This isn’t to say that The Voice isn’t great television. It is, it’s just not particularly participatory. Celebrities are by their nature professionally entertaining, and watching them going through agonies is delightful. The structure also means fewer stories about hardship designed to appeal directly to the viewers’ emotions. This man has just spoken movingly about how he’s on the X Factor to try and provide better for his son, and then the boy ran on, for a perfectly packaged tearjerker moment. The Voice is starting to try those moments, but they’re rare.
That type of narrative is integral to the X Factor, which isn’t ashamed that its core is the public caring about, and identifying with, the contestants. Right from the auditions they’re asking their contestants to bare their souls, testing their capacity to carry the public’s empathy. For the X Factor the judges are distant gods who the contestants must submit to judgement by. When the contestants they are mentoring lose it’s annoying for the judges, but much less of a reflection on their own competency. They have plausible deniability – they didn’t directly choose these teams, they were assigned them by unfeeling fate, AKA the producers.
For the Voice, where contestants are always seen as part of their coach’s stable, gaining status via their coach’s regard, those appeals to shared humanity get tacked on at the end. By design, The Voice cares much less that this is your last chance to rise from obscurity, and much more about the quality of your singing.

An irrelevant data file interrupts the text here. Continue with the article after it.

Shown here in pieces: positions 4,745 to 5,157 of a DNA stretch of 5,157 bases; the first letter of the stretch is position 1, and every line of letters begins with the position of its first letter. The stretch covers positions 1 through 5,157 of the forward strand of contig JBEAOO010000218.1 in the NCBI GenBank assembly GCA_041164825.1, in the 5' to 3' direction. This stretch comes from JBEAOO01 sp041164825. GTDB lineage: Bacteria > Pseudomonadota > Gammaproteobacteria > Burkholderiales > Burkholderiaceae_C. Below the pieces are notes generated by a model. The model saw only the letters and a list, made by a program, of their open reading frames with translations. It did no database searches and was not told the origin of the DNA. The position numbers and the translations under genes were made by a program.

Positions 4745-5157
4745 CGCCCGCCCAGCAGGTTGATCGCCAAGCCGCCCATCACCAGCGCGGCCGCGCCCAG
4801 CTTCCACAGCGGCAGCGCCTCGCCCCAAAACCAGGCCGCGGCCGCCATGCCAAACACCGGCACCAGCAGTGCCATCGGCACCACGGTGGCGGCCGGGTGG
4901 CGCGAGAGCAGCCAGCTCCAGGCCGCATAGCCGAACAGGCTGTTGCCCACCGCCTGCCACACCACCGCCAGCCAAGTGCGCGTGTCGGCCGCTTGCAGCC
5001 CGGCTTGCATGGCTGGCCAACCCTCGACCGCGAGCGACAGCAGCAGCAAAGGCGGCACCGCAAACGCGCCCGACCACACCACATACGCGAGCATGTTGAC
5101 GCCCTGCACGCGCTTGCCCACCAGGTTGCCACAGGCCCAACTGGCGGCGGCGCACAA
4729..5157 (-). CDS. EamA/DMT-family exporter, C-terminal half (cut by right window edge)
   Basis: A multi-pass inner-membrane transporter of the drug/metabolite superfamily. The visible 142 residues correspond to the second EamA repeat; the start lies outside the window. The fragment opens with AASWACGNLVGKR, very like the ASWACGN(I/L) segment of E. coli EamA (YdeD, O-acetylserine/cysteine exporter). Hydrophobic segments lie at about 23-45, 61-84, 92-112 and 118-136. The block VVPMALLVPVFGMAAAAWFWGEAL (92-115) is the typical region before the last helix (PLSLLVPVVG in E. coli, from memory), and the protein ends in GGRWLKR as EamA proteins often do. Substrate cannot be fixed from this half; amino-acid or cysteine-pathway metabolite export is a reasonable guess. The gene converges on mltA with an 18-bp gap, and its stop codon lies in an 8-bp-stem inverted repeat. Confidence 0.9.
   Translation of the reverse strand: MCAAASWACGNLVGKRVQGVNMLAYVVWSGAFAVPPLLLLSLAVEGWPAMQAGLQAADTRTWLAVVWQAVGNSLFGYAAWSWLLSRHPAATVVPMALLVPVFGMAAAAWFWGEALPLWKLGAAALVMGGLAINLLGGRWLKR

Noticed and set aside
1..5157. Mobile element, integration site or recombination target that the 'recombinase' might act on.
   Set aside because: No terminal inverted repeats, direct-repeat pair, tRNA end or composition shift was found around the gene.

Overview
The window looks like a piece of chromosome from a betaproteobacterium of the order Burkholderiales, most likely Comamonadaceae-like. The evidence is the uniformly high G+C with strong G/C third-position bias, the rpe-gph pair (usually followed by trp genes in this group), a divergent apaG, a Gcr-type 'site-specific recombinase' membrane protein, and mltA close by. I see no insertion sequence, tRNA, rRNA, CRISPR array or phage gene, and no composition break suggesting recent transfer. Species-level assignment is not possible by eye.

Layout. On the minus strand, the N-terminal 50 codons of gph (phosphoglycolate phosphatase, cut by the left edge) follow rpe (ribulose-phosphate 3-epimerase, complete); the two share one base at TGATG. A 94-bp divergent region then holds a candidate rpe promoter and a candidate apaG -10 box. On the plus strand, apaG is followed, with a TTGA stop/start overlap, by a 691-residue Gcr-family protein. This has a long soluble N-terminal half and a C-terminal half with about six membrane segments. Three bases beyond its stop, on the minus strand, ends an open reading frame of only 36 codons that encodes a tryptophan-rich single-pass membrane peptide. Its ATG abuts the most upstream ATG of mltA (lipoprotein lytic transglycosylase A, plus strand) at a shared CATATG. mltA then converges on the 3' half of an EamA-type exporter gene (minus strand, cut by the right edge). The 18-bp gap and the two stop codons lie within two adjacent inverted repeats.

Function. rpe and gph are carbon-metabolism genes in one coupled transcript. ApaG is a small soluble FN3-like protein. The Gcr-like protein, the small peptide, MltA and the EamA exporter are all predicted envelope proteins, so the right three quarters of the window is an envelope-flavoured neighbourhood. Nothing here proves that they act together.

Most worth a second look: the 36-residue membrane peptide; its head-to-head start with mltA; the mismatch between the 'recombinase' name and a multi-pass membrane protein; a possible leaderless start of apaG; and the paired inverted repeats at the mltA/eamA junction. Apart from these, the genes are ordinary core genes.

All this is why getting the number one feels like a design problem. The Voice is an entertaining show, and the contestants are great singers who clearly get good teaching and production, but if they really, really want a number one single, giving the public a sense of ownership in the show would make that easier.
People always suss out when they’re being offered meaningless choices and toothless participation options. It’s really important to remember that each act of participation involves making yourself vulnerable – whether it’s tweeting a joke that perhaps no one will laugh at, or putting forward an opinion which may get shouted down or simply ignored. If you’re looking to make an audience do something, rather than just passively watch, it helps to make sure it’s meaningful, with immediate and real feedback on the importance of their action. That has always been the promise that the X Factor has fulfilled and the Voice hasn’t.